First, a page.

cols.each_key do |col|
    conn.execute "alter table #{table} alter column #{col} DROP DEFAULT"      

Now let’s alter the column types for the columns in bools.

We’ll use a closure to run the alter statements, so that we can use it again later to alter them back to booleans.

change_to_type = proc {|to_type|
  bools.each_pair do |table, cols|
    cols.each do |col|
      conn.execute "alter table #{table} alter column #{col} type #{to_type} 
                                USING (#{col}::#{to_type});"
} :integer

Step 8: Load the data dump into the new database

Ah, finally. Let’s load the data. Back to a shell in a directory with the dump, run:

sed "s/\\\'/\'\'/g" typo.dump | sed "s/\\\r/\r/g" | sed "s/\\\n/\n/g" | psql -1 typo_prod

Pass whatever options you need to connect to psql as you normally would. The first sed converts all of the \’ to two consecutive ‘s, which is what psql expects. The next two calls to sed in the pipeline replace the escaped carriage returns and newlines with actual carriage returns and newlines, which is again what psql expects.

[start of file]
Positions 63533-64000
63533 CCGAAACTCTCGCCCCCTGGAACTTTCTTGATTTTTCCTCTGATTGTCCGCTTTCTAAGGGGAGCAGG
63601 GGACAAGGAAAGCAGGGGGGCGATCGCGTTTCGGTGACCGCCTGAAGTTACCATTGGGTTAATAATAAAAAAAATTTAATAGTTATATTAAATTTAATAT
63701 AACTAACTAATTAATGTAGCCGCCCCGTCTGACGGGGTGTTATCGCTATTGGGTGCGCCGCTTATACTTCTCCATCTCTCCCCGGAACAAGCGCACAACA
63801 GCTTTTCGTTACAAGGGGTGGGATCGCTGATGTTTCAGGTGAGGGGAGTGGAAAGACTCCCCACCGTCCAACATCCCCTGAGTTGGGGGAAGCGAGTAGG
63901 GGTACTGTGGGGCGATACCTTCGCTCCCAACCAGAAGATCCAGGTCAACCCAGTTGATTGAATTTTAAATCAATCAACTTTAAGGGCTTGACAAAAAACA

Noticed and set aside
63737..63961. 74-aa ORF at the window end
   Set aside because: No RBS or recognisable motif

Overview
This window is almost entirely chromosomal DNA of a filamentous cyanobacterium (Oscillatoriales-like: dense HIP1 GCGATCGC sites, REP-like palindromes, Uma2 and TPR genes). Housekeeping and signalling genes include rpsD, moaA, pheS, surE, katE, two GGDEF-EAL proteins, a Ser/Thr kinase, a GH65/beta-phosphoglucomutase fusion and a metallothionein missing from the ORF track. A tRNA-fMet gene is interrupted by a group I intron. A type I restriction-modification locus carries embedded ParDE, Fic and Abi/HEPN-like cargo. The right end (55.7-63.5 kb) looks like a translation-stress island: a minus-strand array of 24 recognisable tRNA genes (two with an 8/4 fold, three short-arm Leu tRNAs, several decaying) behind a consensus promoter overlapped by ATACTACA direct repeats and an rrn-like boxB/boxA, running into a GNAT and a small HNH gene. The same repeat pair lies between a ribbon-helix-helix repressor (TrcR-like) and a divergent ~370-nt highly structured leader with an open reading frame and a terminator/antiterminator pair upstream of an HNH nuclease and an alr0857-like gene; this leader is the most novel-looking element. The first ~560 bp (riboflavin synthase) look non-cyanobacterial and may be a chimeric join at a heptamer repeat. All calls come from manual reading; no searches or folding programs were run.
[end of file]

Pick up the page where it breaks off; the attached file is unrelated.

You may get a couple warnings, but hopefully no errors. The few warnings I received were inconsequential.

Step 9: Change the boolean columns back to boolean and restore the default columns

Back to our rails console. We now have the data in place and can change the columns back using our closure from earlier: :boolean

And then restore the defaults we dropped:

defaults.each_pair do |table, cols|
  cols.each_pair do |col, default|
    conn.execute "alter table #{table} alter column #{col} SET DEFAULT #{default}"

Step 10: Repair the sequences.

Another annoying aspect of postgresql is that inserting a value into a serial column doesn’t automatically advance the sequence to be ready to serve up an unused value. There will be a sequence called “#{table}idseq” for each table with an id column in the database.

We manually have to advance all of the sequences:

conn.tables.each do |table|
  if conn.columns(table).detect{|i| == "id"}
    conn.execute "SELECT setval('#{table}_id_seq', (SELECT max(id) FROM #{table}))"


So that should do it. Restart your mongrel cluster (or whatever you are using to manage your rails server processes) and you should now be using your blog with a postgresql backend!

Published on 01/04/2009 at 11:44PM under , , , .